Add these permissions to app.json. For a full list of permissions that you can request, check out the docs.

TYPESCRIPT
{
"expo": {
...
"android": {
...
"permissions": [
"android.permission.health.READ_STEPS",
"android.permission.health.READ_FLOORS_CLIMBED",
"android.permission.health.READ_DISTANCE"
]
},
...
}
}

However, that is not everything we have to change in the Android manifest file to configure Health Connect. We should also add an intent filter for the Permissions modal. We can do this, using a custom expo config plugin.

Let’s create the config plugin as a new file androidManifestPlugin.js in the root directory, and add the next code that will add a new intent filter.

TYPESCRIPT
const { withAndroidManifest } = require('@expo/config-plugins');
module.exports = function androidManifestPlugin(config) {
return withAndroidManifest(config, async (config) => {
let androidManifest = config.modResults.manifest;
androidManifest.application[0].activity[0]['intent-filter'].push({
action: [
{
$: {
'android:name': 'androidx.health.ACTION_SHOW_PERMISSIONS_RATIONALE',
},
},
],
});
return config;
});
};

Then, we have to add this custom plugin to our app, by adding it to the plugins inside app.json

TYPESCRIPT
{
"expo": {
...
"plugins": [
"./androidManifestPlugin.js",
...
]
}
}

Now, let’s do a clean prebuild with npx expo prebuild --platform android --clean and then run the project again with npx expo run:android

Initialize Health Connect

Now that the library is configured, we can start using it in our app. Let’s open useHealthData.ts file, and start by initializing react-native-health-connect.

TYPESCRIPT
import {
initialize,
requestPermission,
readRecords,
} from 'react-native-health-connect';
import { Permission } from 'react-native-health-connect/lib/typescript/types';
import { TimeRangeFilter } from 'react-native-health-connect/lib/typescript/types/base.types';
const useHealthData = () => {
...
const [androidPermissions, setAndroidPermissions] = useState<Permission[]>([]);
useEffect(() => {
if (Platform.OS !== 'android') {
return;
}
const init = async () => {
// initialize the client
const isInitialized = await initialize();
if (!isInitialized) {
console.log('Failed to initialize Health Connect');
return;
}
// request permissions
const grantedPermissions = await requestPermission([
{ accessType: 'read', recordType: 'Steps' },
{ accessType: 'read', recordType: 'Distance' },
{ accessType: 'read', recordType: 'FloorsClimbed' },
]);
setAndroidPermissions(grantedPermissions);
};
init();
}, []);
}

As you can see above, when the component mounts, in a useEffect, we are first checking if the app is running on Android. Then, we call the init function, which will initialize the library and will also request the necessary permissions. We save the permissions in state, to be able to check later what data we have access to.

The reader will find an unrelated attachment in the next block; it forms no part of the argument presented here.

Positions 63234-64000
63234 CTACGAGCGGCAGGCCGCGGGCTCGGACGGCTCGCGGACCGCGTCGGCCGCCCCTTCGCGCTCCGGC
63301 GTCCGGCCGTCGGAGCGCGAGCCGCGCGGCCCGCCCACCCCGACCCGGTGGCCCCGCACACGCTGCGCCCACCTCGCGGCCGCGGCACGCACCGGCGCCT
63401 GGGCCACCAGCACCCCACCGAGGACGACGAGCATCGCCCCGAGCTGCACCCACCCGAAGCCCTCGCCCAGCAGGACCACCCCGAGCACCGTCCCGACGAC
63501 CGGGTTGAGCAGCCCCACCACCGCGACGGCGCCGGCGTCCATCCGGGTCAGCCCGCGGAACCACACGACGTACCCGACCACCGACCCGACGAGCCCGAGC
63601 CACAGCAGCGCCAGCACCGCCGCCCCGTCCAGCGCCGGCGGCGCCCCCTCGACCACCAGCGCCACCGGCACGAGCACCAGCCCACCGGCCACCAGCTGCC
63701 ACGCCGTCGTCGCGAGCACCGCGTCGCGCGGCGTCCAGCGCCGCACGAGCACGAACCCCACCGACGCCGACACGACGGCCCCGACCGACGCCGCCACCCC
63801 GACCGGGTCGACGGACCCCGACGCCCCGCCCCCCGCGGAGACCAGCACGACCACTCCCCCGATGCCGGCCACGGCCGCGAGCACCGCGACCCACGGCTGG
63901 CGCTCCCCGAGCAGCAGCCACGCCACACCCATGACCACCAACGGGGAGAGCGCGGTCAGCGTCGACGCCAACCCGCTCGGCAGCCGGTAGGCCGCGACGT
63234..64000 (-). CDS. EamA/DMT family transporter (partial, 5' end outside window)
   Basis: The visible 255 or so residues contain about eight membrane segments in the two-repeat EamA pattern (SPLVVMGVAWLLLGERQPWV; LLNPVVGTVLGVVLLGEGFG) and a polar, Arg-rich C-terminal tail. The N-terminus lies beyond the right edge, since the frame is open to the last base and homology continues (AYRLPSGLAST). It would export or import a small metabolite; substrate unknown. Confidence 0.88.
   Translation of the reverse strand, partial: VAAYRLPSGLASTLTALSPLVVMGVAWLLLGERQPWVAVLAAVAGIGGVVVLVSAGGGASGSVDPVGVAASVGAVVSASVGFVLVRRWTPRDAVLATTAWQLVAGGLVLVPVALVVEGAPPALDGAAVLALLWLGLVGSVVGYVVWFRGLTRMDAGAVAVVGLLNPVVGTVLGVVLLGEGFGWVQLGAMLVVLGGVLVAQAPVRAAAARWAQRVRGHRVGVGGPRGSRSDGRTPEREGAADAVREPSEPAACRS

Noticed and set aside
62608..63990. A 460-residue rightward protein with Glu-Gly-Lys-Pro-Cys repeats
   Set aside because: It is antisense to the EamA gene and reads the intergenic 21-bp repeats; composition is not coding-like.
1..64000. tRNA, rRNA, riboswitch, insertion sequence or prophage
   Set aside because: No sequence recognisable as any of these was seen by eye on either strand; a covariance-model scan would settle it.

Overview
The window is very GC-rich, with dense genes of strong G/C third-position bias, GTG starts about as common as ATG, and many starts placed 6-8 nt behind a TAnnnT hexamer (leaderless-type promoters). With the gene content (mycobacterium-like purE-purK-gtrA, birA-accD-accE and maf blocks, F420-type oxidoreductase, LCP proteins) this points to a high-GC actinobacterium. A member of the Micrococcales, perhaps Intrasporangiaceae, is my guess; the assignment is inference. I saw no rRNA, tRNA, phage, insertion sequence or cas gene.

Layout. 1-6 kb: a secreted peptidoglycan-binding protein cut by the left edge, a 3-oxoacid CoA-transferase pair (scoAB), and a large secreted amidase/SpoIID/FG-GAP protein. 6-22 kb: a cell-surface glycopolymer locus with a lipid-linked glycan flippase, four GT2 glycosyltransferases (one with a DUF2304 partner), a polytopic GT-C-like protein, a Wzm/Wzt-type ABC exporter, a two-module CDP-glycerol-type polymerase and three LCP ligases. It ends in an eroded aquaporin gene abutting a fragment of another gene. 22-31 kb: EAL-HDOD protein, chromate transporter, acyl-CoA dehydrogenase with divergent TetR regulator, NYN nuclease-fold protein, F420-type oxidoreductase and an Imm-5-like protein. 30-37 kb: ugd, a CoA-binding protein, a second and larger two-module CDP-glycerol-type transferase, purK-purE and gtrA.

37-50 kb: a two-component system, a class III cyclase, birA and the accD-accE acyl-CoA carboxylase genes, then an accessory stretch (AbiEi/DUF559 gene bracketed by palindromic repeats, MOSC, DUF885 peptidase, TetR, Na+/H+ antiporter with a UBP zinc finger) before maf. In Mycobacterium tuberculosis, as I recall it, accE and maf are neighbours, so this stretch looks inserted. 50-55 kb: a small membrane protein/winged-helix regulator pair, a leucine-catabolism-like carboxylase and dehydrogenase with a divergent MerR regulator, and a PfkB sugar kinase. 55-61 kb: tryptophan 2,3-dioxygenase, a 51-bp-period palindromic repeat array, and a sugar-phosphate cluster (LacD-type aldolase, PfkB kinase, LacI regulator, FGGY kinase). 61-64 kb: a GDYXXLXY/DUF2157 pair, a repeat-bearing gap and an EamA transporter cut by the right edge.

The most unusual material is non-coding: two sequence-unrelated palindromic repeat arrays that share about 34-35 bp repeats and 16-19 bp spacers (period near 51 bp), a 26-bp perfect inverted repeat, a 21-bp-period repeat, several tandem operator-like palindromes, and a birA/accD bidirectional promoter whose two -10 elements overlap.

On your device or emulator, we should already see the modal that requests permissions. Make sure to give all the permissions, and let’s follow along.

Untitled.png

The androidPermissions will be an array that contains all the data points we already have access. It will look something like this:

TYPESCRIPT
[
{"accessType": "read", "recordType": "FloorsClimbed"},
{"accessType": "read", "recordType": "Distance"},
{"accessType": "read", "recordType": "Steps"}
]

Let’s create a helper function that will check if we have specific permission. We will need it in a moment.

TYPESCRIPT
const hasAndroidPermission = (recordType: string) => {
return androidPermissions.some((perm) => perm.recordType === recordType);
};

Get step count from Health Connect

Now that we have the necessary permissions, we can query the step count.

TYPESCRIPT
useEffect(() => {
if (!hasAndroidPermission('Steps')) {
return;
}
const getHealthData = async () => {
const today = new Date();
const timeRangeFilter: TimeRangeFilter = {
operator: 'between',
startTime: new Date(today.getTime() - 86400000).toISOString(),
endTime: today.toISOString(),
};
// Steps
const steps = await readRecords('Steps', { timeRangeFilter });
const totalSteps = steps.reduce((sum, cur) => sum + cur.count, 0);
setSteps(totalSteps);
};
getHealthData();
}, [androidPermissions]);

Let’s dissect what’s going on here.

We have the useEffect, which is triggered every time androidPermissions change.

We first check if we don’t have access to the Steps datapoint, and we stop there.

We define the async getHealthData function, and we call it right away.

To read data from health connect, we have to send the filter. For the filter, we will create a time range filter for the last 24 hours.

The next step is to actually read the records.

TYPESCRIPT
const steps = await readRecords('Steps', { timeRangeFilter });

The result will be an array with multiple entries. If you have to show these entries on a graph, that would be useful. What we are interested in, is the total number of steps, that we calculate using a reducer:

TYPESCRIPT
const totalSteps = steps.reduce((sum, cur) => sum + cur.count, 0);

That’s it. That’s how we read health data using react-native-health-connect.

Get distance and floors climbed

Let’s do the same for the distance and floors climbed. You can create new useEffects for them, or you can add the next calls after we query the steps. In that case, we will reuse the same timeRangeFilter.

TYPESCRIPT
// Distance
const distance = await readRecords('Distance', { timeRangeFilter });
const totalDistance = distance.reduce(
(sum, cur) => sum + cur.distance.inMeters,
0
);
setDistance(totalDistance);
// Floors climbed
const floorsClimbed = await readRecords('FloorsClimbed', {
timeRangeFilter,
});
const totalFloors = floorsClimbed.reduce(
(sum, cur) => sum + cur.floors,
0
);
setFlights(totalFloors);

Demo

In the end, you should see the information about the steps, distance walked and flights climbed on the screen.

Untitled.jpeg


Check other episodes from the  Health Application with React Native: Step Counter series


Vadim Savin profile picture

Vadim Savin

Hi 👋 Let me introduce myself

I started my career as a Fullstack Developer when I was 16 y.o.

In search of more freedom, I transitioned to freelancing, which quickly grew into a global software development agency 🔥

Because that was not challenging enough, I started my startup which is used by over 20k users. This experience gave another meaning to being a (notJust) developer 🚀

I am also a proud ex-Amazon SDE and Certified AWS Architect, Developer and SysOps. You are in good hands 👌